I remember, with some embarrassment, when I had an opinion that I wanted to bring forward, and I confronted a colleague very ineffectively. I was so sure that my idea was right that I told her that she “should” pay attention to my idea. I was so determined that she listen to me that I raised my voice and repeated my point over and over again. She raised her voice, too, and it was an unbecoming scene. It was rather ridiculous, because the situation wasn’t a matter of danger or legality. It was only that I thought we should include clients at a brainstorming session. She thought my idea was premature. We could not hear each other.
I’ve always thought that an important part of effective interaction involves speaking up. That might be good advice particularly for those reluctant to make comments. We all need to share our thoughts and concerns, to disclose our opinions and our hopes and, at times, we need to speak up in order to get our needs met.
The question is how to be effective. It was some years after that embarrassing confrontation that I learned a better way.
Difficult Conversations: How to Handle Them
Most conversations are without tension or disagreement. But, some conversations are difficult. This is true when you need to impart information that you think will be uncomfortable or hurtful, such as when you need to tell a client that the pet you are treating has died.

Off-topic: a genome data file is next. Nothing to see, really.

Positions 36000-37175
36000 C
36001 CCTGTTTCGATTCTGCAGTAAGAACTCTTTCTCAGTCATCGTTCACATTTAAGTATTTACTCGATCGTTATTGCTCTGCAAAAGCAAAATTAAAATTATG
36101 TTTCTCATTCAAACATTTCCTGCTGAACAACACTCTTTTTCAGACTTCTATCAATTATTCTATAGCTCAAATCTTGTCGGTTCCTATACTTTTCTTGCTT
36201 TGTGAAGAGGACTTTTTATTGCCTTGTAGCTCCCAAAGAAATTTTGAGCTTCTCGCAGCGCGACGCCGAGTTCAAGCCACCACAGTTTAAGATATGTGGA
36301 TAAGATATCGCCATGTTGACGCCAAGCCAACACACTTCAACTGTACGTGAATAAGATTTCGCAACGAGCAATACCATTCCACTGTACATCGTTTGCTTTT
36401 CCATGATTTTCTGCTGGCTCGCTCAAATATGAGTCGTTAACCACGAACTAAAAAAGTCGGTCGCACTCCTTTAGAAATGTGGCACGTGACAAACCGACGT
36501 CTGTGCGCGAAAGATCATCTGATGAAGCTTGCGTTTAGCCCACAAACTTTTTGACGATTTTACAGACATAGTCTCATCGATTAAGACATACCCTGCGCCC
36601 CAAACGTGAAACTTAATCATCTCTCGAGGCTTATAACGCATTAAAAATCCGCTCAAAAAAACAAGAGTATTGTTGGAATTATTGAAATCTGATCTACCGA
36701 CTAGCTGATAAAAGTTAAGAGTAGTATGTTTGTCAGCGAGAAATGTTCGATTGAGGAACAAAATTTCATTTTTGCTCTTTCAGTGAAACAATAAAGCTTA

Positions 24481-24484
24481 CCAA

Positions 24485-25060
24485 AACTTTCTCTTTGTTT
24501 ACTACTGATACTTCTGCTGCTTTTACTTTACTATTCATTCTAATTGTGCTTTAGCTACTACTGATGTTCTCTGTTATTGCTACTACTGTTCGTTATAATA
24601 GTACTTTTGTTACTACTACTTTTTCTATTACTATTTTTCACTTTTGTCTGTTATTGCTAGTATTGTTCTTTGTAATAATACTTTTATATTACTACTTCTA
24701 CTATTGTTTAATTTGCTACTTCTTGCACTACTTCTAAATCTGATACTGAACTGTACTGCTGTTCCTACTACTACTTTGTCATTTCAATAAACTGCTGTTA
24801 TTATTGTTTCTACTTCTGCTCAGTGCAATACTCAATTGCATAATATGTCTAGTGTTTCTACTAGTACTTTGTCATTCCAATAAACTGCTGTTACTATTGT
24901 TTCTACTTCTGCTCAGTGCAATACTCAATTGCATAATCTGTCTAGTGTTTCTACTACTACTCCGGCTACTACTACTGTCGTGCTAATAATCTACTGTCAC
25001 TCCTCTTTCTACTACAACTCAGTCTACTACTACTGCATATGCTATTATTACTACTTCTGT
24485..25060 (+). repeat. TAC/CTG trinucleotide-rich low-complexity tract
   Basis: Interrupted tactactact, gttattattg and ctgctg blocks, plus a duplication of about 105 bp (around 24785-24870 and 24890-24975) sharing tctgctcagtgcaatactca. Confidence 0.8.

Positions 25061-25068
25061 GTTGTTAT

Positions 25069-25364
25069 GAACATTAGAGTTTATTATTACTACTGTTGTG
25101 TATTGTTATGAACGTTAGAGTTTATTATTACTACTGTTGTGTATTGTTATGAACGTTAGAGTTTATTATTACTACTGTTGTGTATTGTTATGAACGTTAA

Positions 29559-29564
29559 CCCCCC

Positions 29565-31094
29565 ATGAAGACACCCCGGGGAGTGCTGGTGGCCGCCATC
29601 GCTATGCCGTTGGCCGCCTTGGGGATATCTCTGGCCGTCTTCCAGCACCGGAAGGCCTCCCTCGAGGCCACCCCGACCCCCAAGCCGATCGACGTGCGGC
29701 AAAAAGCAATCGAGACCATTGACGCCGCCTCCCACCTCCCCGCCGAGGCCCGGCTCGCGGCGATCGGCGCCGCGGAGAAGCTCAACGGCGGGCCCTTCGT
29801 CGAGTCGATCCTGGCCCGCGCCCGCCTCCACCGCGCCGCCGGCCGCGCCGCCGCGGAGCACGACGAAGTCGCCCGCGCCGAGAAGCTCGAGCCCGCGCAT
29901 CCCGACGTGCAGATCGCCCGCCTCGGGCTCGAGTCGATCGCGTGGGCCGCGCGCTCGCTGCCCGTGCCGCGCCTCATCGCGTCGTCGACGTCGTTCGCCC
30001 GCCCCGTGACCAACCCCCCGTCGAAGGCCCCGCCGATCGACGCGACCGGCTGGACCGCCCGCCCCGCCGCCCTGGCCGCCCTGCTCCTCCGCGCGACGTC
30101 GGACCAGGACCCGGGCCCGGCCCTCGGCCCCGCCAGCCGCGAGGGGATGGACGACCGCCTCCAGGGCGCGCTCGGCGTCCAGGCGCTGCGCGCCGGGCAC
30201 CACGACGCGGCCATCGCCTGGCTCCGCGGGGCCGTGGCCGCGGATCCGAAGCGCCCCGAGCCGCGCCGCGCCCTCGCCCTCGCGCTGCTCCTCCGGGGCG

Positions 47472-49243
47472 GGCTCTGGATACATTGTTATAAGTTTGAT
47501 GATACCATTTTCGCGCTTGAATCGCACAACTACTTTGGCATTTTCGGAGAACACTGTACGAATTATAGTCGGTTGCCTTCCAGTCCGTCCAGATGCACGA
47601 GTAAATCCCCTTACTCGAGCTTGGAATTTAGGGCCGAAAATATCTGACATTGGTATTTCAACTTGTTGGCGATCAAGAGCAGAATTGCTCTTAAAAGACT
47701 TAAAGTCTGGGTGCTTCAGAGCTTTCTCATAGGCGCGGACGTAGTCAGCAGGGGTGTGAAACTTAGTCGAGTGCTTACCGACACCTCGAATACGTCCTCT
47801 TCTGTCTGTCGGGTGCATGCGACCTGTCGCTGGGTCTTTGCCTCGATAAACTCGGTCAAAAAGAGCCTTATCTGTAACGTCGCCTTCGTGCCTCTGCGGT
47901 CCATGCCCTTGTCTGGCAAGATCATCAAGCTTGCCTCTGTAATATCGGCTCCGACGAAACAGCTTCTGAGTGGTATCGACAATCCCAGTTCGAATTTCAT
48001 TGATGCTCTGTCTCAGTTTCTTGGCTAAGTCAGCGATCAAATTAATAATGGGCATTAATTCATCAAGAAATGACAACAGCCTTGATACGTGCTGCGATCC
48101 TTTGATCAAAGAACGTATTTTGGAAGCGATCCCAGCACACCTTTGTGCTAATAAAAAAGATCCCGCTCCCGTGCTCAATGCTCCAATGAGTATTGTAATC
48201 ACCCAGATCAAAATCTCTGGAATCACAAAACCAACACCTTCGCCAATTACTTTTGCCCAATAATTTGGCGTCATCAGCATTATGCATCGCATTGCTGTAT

It may also be the case when you need to discipline an employee or want to confront a colleague about a concern of yours — as I did about our brainstorming session.
All of us have experienced major conflicts and little day-to-day annoyances that come up. One vet tech I worked with said, “I can’t seem to get my teammate to keep our workspace clean. Nothing I say will make a difference.”
Another said, “I’ve given up. My supervisor never listens to me, so I’ve stopped complaining. I just have to find a way to cope.”
Because these conversations are difficult, we either avoid them or have an ineffective embarrassing confrontation, like the one I described. We are not sure we will say the right thing, and we fear the impact of what we’ll say. If we raise the issue, there is fear that we might lose control. But, if we say nothing, the problem is not resolved.
While the vast majority of interactions are professional, pleasant and useful, a few are not. They are the ones that trouble us. These difficult conversations are often long remembered and may even lead to hard feelings over time.
An Alternative Way to Communicate